From my inbox (italics mine): Hey my man, long time no talk! You won't believe what we found, holy !!!!. It's this crazy hookup site, I got laid 6 times this week man, you don't have to use a credit card or anything you won't pay a cent! There are tons of girls, guys, couples and I'm sure something for you too! Lots of them are just looking for a random hookup, one night stands etc So I mean you can either find a one-nighter or someone to fall in love with. It's a community site with mad hot crazy chicks/dudes you really gotta check this thing out, cause you missin' out big !! That's quite an implication...
  • Tit for Tat

    Jonah sez : I really do hate tit-for-tat congressional politics. But if the Democrats really do tear down Bolton on what is, ultimately, rinky-dink nonsense then Republicans will be obliged to make the management style and office demeanor of all future Democratic nominees an issue. This will make Republicans hypocrites in the sense they think what the Democrats are doing to Bolton is wrong in the first place but will do the same thing to liberals later. But this is how Congressional politics must work. If one side establishes a new standard the other side has every right and obligation to adopt it. This is really the only way to get both sides to think twice about establishing precedents which might hurt them if applied to them in the future. I really do wish there was another way. You'd think that liberals would have realized that their introduction of Borking in the late 1980s did not help Democrats very much in the 1990s. Me thinks Jonah might want to sync his outrage to his...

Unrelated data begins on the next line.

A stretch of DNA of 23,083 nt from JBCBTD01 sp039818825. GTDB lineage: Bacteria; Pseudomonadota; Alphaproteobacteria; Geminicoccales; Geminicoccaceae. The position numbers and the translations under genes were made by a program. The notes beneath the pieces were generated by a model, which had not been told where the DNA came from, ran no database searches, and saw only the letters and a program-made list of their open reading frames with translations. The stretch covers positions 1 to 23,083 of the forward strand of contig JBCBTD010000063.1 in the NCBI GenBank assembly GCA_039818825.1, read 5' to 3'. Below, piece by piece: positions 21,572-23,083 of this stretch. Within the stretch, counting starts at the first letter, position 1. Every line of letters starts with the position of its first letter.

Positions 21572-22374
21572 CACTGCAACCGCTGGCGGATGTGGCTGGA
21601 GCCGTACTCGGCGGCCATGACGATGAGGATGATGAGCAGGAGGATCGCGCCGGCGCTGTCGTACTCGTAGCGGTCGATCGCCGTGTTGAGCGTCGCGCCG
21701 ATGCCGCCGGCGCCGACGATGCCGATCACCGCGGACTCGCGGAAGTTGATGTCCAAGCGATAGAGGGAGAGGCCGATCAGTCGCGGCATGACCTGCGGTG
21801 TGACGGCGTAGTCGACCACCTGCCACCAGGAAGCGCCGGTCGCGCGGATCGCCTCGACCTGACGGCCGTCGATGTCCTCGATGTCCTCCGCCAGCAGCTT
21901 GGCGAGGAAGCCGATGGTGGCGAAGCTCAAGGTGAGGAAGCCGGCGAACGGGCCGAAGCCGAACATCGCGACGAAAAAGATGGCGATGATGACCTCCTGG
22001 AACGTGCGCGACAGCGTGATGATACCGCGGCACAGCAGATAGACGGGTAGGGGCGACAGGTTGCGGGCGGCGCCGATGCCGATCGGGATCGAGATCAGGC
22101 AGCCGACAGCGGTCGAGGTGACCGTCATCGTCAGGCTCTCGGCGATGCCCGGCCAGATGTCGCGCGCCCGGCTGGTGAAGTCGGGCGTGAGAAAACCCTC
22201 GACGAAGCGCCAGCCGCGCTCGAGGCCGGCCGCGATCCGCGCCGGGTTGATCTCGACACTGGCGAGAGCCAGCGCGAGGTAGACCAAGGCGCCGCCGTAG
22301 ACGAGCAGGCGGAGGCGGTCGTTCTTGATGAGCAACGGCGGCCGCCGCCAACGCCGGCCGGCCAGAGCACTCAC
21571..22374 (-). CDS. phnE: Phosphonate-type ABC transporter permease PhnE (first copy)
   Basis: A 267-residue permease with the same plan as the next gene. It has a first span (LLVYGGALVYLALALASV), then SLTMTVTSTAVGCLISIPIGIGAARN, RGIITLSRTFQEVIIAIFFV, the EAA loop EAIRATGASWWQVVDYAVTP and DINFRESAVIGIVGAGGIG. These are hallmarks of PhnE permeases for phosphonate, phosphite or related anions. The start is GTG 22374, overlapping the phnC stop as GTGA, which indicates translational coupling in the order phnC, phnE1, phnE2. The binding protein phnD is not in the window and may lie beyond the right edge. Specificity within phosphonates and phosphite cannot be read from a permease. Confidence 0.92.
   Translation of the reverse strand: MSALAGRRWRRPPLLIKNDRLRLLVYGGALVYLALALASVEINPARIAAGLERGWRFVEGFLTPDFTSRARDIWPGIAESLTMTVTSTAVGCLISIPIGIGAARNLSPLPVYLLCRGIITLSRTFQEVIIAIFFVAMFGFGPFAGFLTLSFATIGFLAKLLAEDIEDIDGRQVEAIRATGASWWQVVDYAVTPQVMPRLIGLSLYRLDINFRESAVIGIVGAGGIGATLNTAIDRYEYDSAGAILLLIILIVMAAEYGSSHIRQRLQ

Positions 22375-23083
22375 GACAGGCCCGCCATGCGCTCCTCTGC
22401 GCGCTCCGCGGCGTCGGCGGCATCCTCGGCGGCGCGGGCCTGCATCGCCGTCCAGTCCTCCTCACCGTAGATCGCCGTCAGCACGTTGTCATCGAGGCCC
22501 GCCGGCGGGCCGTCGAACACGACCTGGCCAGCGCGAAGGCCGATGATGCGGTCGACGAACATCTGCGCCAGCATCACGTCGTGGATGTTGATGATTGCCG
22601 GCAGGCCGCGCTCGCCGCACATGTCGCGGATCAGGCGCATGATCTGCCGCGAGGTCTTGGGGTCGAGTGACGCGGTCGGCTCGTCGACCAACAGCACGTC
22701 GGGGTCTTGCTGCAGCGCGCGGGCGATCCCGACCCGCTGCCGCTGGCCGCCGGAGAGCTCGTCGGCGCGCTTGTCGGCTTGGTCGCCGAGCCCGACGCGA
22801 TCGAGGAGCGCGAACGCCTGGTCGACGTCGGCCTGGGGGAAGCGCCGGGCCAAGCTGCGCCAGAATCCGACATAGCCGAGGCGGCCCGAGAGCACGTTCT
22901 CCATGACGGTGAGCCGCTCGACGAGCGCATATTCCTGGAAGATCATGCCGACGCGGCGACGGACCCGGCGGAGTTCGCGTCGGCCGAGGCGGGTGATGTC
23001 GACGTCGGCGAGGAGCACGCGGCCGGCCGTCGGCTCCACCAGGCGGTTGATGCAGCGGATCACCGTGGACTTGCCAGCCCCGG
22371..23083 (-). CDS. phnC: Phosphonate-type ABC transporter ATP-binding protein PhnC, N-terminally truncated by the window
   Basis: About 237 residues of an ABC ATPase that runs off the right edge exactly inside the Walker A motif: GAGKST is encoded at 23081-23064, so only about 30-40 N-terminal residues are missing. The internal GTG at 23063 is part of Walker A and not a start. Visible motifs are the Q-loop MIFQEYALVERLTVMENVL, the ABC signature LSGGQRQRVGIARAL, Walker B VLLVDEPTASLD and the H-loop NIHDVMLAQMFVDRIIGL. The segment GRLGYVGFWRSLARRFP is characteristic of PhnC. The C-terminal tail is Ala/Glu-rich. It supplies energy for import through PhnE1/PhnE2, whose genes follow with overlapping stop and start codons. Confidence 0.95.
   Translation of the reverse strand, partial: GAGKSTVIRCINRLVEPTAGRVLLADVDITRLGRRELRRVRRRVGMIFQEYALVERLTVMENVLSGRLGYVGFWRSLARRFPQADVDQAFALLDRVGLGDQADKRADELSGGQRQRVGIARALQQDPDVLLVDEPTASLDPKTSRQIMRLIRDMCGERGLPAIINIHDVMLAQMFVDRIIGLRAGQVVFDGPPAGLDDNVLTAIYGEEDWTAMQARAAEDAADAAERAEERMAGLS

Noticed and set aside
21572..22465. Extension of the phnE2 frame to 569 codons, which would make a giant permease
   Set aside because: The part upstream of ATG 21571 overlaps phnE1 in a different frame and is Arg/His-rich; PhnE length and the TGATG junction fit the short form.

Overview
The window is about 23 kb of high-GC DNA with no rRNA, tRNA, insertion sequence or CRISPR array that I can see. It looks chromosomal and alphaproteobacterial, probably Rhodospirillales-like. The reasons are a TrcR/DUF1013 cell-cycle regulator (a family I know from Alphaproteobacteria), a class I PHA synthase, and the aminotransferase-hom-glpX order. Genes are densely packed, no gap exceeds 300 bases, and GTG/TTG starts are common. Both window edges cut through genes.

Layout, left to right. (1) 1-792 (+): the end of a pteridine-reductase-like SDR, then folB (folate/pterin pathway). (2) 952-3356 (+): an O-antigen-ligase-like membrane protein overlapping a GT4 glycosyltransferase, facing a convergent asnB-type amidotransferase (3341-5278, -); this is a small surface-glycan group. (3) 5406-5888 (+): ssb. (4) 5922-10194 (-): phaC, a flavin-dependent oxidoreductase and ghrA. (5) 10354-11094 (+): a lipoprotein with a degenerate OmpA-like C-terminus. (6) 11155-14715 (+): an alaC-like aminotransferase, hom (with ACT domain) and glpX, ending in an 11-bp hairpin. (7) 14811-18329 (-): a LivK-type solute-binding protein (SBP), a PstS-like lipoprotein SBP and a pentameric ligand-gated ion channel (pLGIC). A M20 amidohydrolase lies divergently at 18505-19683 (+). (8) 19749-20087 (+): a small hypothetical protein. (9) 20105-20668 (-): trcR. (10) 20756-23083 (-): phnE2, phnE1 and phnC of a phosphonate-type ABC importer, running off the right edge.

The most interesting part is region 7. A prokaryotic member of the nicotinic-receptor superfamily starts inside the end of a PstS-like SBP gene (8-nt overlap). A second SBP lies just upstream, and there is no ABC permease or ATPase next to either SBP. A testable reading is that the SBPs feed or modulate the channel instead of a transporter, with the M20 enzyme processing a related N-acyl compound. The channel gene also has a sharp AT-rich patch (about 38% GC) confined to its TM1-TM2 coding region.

• Health Care WrapUp

    Having spent the last week of my life drowning in health care statistics and system comparisons (the products of which you can read here ), I want to make a few wrap-up points on the whole thing. First, I see why Clintons plan failed. In an effort to avoid the political baggage of single-player, he tried to emulate Germany's system, which is really the worst of the bunch. Complicated, bad at controlling costs, and obviously jury-rigged to accommodate an evolution that wasn't necessarily organized. Bad move. Employer-based health care, which Germany and Japan's universal systems rely on, is a poor choice. There's no compelling fiscal or policy reason to use it, and employer's, frankly, should not be in charge of their worker's health care. It's just a silly way of organizing it. Canada's system is too biased against the private sector; some degree of private, supplementary insurance should be allowed. We do not live in an equal society and we've never had a problem with allowing the...